The world is committed to balancing its use of carbon and reaching 'net zero' by 2050. By 2030, this requires reducing global emissions to 45% below 2010 levels. Central to these efforts are the transitions away from fossil fuel-based, carbon-intensive production and consumption towards the sustainable and green economies of a zero-carbon world.
These transitions will have a profound effect on many livelihoods and lifestyles. If societies are to accept this upheaval, they need to be fair, to be 'just'. That means the transitions need to respect the fundamental rights of all those potentially at risk - workers and communities, in particular the most vulnerable and marginalised.
This fundamental change will not happen organically. It requires political will, leadership, and clear policy and legal requirements, but perhaps the greatest challenge of all is paying for it. As we mark the 12-month countdown to the 2021 UN Climate Change conference (COP26), we must ask who will finance just transitions? How will the finance be leveraged? And if we are to scale beyond public sources, how will we ensure that such investments prevent adverse environmental and social impact while promising adequate financial return?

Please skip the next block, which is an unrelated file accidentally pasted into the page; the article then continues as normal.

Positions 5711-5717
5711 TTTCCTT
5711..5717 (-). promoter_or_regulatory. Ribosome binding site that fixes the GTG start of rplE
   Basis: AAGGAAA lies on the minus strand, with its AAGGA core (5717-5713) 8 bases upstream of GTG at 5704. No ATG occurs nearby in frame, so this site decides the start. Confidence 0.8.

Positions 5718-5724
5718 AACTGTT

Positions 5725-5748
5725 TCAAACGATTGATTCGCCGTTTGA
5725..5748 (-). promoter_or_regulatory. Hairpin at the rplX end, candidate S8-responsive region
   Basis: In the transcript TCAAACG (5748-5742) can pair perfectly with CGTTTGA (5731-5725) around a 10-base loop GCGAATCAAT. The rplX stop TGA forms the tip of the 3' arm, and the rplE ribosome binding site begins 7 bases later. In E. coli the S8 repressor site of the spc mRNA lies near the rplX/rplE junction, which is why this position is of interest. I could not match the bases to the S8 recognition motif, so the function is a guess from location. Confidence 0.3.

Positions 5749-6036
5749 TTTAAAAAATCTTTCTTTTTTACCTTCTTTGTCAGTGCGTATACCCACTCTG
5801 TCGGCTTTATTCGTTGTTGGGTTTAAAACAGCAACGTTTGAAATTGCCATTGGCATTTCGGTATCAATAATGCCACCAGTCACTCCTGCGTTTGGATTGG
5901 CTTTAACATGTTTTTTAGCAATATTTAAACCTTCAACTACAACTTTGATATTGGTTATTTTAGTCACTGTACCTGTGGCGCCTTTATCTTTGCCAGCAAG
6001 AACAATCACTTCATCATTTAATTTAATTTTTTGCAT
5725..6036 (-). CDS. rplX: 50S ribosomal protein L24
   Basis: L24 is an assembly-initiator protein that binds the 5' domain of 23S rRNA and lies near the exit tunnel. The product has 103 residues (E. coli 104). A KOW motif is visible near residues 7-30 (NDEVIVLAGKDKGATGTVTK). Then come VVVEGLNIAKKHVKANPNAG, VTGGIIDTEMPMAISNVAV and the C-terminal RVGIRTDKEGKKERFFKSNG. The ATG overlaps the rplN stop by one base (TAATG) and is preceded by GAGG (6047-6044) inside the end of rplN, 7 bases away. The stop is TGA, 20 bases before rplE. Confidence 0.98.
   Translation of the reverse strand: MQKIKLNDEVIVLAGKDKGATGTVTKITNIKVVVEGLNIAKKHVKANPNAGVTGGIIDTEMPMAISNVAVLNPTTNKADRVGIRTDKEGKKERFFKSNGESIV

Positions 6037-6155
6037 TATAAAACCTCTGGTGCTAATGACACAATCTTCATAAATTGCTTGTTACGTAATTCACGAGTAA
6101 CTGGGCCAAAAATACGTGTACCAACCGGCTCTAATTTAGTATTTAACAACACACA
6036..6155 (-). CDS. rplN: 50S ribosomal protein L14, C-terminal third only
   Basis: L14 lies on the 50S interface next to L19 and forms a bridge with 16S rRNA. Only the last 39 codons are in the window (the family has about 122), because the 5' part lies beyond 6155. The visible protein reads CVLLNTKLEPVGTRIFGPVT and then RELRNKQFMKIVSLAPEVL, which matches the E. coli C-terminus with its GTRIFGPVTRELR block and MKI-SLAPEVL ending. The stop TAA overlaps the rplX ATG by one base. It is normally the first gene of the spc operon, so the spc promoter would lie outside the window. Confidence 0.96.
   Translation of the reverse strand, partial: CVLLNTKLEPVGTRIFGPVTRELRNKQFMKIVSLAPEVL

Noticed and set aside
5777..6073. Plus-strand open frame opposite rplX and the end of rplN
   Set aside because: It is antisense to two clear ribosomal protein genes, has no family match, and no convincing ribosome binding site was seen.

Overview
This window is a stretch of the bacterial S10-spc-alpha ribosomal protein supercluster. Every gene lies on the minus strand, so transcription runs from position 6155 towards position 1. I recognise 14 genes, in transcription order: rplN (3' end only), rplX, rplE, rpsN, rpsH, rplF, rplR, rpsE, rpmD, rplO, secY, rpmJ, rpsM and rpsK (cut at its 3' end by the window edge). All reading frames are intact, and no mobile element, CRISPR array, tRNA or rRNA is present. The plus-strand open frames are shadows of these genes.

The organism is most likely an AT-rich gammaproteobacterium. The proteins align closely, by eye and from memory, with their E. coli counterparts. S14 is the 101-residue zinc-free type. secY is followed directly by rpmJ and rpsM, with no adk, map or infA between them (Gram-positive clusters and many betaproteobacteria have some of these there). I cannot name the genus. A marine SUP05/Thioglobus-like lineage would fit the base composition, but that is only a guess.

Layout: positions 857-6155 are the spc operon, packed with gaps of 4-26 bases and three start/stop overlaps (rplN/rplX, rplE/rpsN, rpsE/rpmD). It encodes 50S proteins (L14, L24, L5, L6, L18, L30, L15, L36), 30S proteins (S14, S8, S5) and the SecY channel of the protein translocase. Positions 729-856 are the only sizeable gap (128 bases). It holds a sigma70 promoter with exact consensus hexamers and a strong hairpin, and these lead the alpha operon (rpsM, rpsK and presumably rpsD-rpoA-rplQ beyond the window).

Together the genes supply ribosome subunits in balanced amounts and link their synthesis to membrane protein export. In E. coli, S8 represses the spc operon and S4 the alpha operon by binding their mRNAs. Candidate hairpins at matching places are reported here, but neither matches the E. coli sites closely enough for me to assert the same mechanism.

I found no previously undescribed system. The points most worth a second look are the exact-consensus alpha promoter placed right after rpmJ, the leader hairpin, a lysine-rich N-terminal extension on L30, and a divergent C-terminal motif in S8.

This Human Rights Day, 10th December 2020, IHRB will be joined by leaders from the worlds of politics, investment, trade unions, and civil society to help us understand some of the challenges ahead.
Mary Robinson, former President of Ireland, former UN High Commissioner for Human Rights, Chair of the Elders, Patron of IHRB.
Margot Wallstrom, former Foreign Minister of Sweden, former Vice President of the European Union, Chair of IHRB.
Rachel Kyte, Dean of Fletcher School, former Vice President of the World Bank, former UN Special Representative on Sustainable Energy.
Sharan Burrow, General Secretary, International Trade Union Confederation.
Anita Ramasastry, UN Working Group on Business and Human Rights
Isabel Blanco, European Bank for Reconstruction and Development.
Karl-Oscar Olming, Head of Sustainability Strategy, SEB
Professor Nick Robins, Grantham Institute on Climate Change and the Environment, LSE.